Last week’s blog post, “Two Broken Hips Away from Closing,” was inspired by a tweet from historian Larry Cebula. This week’s post is inspired by a tweet from historian David Grabitske (as seen above) in response to that post.
Last year around about this time, I came to the realization that history is part of a community’s infrastructure and I wrote about it here. Since then, any time I have the opportunity, I tell people that history is infrastructure and then, depending on where the conversation is going, I may give examples of how history and the local museums that save this history serve as community infrastructure.
In answer to David’s question about how local history organizations can better market their “infrastructure-ness,” some of us are going to have to come up with pithy, awe-inspiring and accurate messages about how critical history organizations are to society and we are going to have to repeat these messages over and over again until they start boomeranging back at us.
“History is infrastructure” is one such message and I say it a lot.
You’ll know the message (whatever pithy history-positive message you decide on) is taking hold when someone says it back to you unprompted, almost as though they thought of it themselves.
If you need inspiration to craft your own history-positive, history-as-infrastructure message, look no further than the results of a survey done at Conner Prairie living history museum in Indiana regarding how relevant Americans of all ages feel history is to their lives. To paraphrase Sally Field, “People like museums … they really, really like us!”
And they trust history museums and sites. “When asked which sources they most trusted for knowledge of the past, Americans put museums and historic sites first, ahead of grandparents, eyewitnesses, college professors, history books, movies, television programs, and high school history teachers.”
History museums rank higher than grandparents. Now that’s saying something.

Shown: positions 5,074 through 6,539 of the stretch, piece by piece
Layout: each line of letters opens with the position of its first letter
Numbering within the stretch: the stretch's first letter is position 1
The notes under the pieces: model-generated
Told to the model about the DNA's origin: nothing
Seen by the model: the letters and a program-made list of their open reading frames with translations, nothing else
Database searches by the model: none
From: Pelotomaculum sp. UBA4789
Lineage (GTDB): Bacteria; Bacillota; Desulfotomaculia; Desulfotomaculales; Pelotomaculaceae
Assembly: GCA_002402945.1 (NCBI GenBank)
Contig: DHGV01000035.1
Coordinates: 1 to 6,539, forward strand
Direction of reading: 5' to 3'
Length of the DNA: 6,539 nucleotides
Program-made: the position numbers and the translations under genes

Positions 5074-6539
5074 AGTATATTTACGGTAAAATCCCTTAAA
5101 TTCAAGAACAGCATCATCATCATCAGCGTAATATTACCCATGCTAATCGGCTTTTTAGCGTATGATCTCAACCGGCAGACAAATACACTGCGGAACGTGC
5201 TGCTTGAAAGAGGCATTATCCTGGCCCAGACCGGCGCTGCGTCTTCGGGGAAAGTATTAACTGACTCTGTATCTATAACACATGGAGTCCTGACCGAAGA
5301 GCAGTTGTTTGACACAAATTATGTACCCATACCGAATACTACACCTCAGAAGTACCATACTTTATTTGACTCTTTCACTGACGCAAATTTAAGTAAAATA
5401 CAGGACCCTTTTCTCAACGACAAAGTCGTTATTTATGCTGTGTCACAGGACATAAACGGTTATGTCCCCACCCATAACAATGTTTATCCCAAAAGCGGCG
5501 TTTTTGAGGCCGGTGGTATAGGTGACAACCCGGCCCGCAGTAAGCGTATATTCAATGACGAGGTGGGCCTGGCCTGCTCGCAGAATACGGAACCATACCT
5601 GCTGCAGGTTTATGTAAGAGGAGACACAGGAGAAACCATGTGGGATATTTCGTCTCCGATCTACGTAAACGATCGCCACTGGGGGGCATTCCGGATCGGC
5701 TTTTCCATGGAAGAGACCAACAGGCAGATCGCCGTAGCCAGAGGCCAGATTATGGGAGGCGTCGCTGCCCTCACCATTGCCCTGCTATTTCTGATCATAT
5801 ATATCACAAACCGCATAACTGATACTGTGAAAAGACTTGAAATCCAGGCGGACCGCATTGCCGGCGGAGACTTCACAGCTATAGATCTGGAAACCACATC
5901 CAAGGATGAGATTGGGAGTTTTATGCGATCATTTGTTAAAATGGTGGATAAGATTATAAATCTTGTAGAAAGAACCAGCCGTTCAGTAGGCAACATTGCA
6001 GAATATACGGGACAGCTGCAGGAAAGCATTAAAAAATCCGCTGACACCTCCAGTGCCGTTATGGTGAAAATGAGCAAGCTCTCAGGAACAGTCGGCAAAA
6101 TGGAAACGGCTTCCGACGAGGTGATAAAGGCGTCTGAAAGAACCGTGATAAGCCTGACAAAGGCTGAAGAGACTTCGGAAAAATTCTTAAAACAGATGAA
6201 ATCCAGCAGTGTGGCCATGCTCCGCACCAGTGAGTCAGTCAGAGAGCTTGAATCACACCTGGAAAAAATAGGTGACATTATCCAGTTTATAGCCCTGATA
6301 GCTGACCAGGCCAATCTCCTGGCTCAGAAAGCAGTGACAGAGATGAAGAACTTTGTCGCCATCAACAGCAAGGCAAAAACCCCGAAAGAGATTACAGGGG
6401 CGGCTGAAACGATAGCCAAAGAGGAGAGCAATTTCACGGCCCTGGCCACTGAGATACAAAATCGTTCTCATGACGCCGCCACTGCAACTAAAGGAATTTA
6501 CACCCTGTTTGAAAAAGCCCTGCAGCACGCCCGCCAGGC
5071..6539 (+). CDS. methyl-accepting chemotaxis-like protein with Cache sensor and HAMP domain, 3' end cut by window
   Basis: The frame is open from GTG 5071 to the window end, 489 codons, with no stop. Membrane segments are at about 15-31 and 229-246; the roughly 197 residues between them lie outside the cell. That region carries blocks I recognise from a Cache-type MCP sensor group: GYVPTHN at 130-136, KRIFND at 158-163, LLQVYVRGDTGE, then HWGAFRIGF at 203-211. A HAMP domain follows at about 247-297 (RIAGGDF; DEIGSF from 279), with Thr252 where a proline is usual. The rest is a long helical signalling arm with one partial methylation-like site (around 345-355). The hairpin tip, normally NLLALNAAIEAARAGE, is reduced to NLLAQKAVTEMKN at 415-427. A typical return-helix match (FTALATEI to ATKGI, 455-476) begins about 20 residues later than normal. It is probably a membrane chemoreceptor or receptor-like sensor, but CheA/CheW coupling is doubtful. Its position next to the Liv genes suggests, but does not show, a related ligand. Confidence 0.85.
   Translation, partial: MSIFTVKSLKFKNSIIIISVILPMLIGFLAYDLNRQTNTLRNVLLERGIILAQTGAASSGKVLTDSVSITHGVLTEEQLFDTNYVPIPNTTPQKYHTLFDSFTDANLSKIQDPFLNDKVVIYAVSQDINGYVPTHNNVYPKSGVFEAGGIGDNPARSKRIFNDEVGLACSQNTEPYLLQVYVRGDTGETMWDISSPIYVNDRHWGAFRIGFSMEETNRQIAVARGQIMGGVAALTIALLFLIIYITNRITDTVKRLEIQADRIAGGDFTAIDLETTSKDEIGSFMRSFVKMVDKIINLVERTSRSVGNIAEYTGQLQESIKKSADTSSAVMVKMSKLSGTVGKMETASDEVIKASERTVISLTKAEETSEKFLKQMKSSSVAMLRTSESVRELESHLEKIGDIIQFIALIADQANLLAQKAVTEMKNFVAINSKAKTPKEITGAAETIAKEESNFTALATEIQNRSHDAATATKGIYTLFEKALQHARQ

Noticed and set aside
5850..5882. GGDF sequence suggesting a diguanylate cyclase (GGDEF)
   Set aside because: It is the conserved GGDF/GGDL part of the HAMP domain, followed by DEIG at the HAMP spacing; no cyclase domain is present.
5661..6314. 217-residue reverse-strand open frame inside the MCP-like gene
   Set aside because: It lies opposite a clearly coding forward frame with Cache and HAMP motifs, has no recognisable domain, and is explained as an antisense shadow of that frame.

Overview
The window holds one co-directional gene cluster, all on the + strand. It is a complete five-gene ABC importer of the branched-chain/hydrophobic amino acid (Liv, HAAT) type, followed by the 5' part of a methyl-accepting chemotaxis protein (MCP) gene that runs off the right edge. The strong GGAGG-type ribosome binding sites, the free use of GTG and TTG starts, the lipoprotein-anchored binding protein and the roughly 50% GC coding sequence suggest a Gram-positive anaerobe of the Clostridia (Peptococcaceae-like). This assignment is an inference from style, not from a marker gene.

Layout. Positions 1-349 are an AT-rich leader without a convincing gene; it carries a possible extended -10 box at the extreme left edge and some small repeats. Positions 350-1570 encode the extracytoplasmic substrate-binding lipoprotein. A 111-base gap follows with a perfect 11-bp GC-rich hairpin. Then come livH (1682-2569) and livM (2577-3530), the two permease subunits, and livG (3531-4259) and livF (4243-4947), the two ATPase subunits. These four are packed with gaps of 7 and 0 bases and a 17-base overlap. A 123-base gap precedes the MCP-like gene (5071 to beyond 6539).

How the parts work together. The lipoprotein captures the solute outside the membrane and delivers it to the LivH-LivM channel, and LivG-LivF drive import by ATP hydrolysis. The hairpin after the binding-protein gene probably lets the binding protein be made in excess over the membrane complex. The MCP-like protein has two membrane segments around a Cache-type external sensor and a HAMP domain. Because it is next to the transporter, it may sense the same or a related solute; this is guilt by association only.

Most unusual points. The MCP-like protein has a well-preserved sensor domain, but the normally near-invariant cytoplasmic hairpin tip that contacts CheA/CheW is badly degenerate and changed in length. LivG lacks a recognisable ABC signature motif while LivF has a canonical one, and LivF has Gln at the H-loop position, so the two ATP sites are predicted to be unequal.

Meanwhile, too many of us in the history field tell ourselves that members of the public aren’t that interested in our sites. Some of this is out of an excess of humility in the field. Many of us go about our work quietly, not calling attention to ourselves. We’re just doing our jobs. That humility on the part of museum staff could be part of why history museums receive such a high degree of public trust.
But, it also works against us. We haven’t been very good about arguing for the resources we need to further build our institutions’ capacities as community infrastructure. And we see the lack of an appropriate level of public support as evidence that people are not that interested in history. Can’t people just see the good work we’re doing and support history museums without us having to brag or nag?
So sorry. That’s not the way it works. Attention is in short supply and there are far too many people, organizations, and events vying for that attention. Local history organizations have to get in the game and frame our own “history is infrastructure” messages, which we can deliver without bragging or nagging.
In the case of history organizations, the fact that we haven’t done much in the way of communicating our importance as infrastructure and have often crafted messages that downplay our importance means we’ve got to not only create new frames, we have to fight against old frames and stereotypes in the field.
There’s great hope for this effort because I’ve seen this reframing happening over the past decade or so and gathering momentum. We simply need more local history organizations passing along similar messages in order to shift the public’s perceptions.
Along with the messages “History Is Infrastructure,” “History Matters,” and the History Relevance campaign, what messages do you suggest local history organizations use to encourage more people to become involved and provide the necessary support for history as community infrastructure?